Education, occupational class, and unemployment in the regions of the United Kingdom
AbstractStudents in many countries face increased costs of education in the form of direct payments and future tax liabilities and, as a consequence, their education decisions have taken on a greater financial dimension. This has refocused attention on obtaining meaningful estimates of the return to education. Routinely these returns are estimated as the additional earnings derived by an individual following their acquisition of an additional one year of education. However, the use of earnings data in this context is not without methodological problems including likely attenuation and ability bias in measuring the earnings/education relationship, issues concerning the appropriate rate of discount to apply to observed earnings gains and the appropriateness of using years-of-education as the measure of educational attainment. In this paper we explore the use of an alternative means of assessing returns to education by examining shifts in the likelihood of gaining 'labour market success' from various levels of educational qualification within the framework of an ordered logit model. This method offers three distinct advantages: it favours the use of data from the Sample of anonymised records of the 2001 Census for the United Kingdom of Great Britain and Northern Ireland, which, in turn, allows the joint consideration of most of the control variables thought to influence returns to education; it focuses upon the prime source of pecuniary returns to education (labour market success); and it gives expression to the 'screening device' and the 'credentials' aspects of education by focusing upon the importance of qualifications gained rather than the number of years spent in education.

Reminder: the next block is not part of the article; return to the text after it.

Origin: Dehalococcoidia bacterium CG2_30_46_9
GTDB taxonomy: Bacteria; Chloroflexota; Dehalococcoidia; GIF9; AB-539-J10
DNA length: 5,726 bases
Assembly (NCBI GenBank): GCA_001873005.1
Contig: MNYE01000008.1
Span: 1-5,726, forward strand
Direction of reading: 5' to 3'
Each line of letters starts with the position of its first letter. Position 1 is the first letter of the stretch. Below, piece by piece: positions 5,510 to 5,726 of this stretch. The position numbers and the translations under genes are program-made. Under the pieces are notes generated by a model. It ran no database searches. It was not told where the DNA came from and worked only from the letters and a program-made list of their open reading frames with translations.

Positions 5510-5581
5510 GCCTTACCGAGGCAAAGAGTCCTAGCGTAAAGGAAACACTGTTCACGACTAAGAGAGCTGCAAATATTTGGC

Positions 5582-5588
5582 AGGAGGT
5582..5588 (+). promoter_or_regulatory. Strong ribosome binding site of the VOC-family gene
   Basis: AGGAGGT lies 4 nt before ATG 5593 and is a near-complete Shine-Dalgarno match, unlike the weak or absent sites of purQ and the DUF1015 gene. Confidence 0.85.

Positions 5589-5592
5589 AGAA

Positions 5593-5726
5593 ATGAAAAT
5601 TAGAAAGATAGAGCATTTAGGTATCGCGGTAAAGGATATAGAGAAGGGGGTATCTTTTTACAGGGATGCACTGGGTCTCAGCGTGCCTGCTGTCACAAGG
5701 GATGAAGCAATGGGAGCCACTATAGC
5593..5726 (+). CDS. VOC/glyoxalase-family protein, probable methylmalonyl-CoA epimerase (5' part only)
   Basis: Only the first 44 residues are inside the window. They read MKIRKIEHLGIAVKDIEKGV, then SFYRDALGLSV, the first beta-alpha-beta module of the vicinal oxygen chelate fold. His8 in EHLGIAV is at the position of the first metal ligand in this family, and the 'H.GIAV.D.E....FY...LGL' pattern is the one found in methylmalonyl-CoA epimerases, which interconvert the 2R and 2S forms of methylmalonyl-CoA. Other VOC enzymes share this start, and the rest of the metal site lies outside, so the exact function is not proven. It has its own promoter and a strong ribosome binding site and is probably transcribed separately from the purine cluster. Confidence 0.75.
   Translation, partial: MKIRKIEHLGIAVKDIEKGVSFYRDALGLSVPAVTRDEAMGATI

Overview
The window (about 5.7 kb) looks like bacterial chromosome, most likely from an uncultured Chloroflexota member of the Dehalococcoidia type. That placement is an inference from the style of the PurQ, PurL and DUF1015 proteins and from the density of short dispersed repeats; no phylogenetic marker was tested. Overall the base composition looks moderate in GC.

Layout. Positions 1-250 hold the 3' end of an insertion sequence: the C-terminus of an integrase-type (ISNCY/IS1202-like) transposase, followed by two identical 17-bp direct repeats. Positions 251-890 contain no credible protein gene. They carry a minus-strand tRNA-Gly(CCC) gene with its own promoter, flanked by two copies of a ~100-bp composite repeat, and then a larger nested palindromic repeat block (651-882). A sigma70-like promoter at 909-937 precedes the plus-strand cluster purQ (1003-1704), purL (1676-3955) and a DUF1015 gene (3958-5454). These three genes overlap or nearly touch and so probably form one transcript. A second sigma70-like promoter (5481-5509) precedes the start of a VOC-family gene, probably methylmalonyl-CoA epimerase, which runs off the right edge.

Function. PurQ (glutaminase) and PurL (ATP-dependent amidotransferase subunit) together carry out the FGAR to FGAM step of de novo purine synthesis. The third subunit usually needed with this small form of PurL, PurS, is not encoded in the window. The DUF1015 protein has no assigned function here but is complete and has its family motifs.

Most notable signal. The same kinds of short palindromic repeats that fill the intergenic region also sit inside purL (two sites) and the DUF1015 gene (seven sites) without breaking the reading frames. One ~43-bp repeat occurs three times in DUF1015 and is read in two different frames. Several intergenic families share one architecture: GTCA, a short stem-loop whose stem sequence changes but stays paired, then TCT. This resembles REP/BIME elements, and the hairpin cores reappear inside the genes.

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Bibliographic InfoArticle provided by Taylor & Francis Journals in its journal Education Economics.
Volume (Year): 16 (2008)
Issue (Month): 4 ()
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